To work out an Indian QOL Index, the following questions need to be asked. These can be answered using our own urban experience and data locally available with various government agencies, parastatals, professional bodies and NGOs.

Political and Social Environment

  • Do women feel safe living by themselves and traveling at all hours across the city?
  • What is the city’s performance in Centrally-sponsored programmes for the poor – in terms of livelihoods, self-help groups and subsidized housing?
  • What is the Police record in tackling crime and maintaining Law and Order in the city?
  • Are there mohalla (community) committees to defuse a potential conflict before violence breaks out?
  • How active is the voluntary sector in the city?
  • How successful are public awareness and sensitization campaigns on various social issues?

Economic Environment

  • What is the city’s contribution to the Central and State exchequer in terms of various direct and indirect taxes?
  • What is the access and availability of banking and financial services in the city?
  • Are there Special Economic Zones, IT Parks and other facilities, earmarked for industries and services?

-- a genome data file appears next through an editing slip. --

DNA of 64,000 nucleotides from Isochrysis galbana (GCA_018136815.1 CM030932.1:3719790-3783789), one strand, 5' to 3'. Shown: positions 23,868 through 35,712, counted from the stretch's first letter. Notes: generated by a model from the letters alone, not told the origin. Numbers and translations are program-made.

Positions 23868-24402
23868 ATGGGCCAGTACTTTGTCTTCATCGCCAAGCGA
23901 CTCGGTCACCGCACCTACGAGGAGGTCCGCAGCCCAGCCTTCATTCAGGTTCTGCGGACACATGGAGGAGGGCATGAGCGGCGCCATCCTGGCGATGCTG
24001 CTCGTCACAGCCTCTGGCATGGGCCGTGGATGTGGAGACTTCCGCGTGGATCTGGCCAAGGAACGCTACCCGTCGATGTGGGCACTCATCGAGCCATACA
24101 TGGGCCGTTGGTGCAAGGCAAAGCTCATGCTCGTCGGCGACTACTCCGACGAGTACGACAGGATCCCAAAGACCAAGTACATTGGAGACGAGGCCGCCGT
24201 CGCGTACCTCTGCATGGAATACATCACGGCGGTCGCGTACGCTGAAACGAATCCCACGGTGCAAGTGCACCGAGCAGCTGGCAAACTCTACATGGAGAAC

• Does the city have a domestic/international airport, a railway junction/station?
  • How well is the city connected to national and international e-retail networks?
  • What are the rents per square foot for commercial premises in the city’s CBD?
  • How many businesses in the city are registered under the Shop and Establishments Act?
  • How efficient are the public utilities like power and broadband connectivity?
  • What is the standard of municipal services in the areas of public transport, water supply, sanitation, solid waste management, etc?

Housing and related issues

  • What percentage of the city’s economy and housing are in the informal sector?
  • How many notified slums does the city have?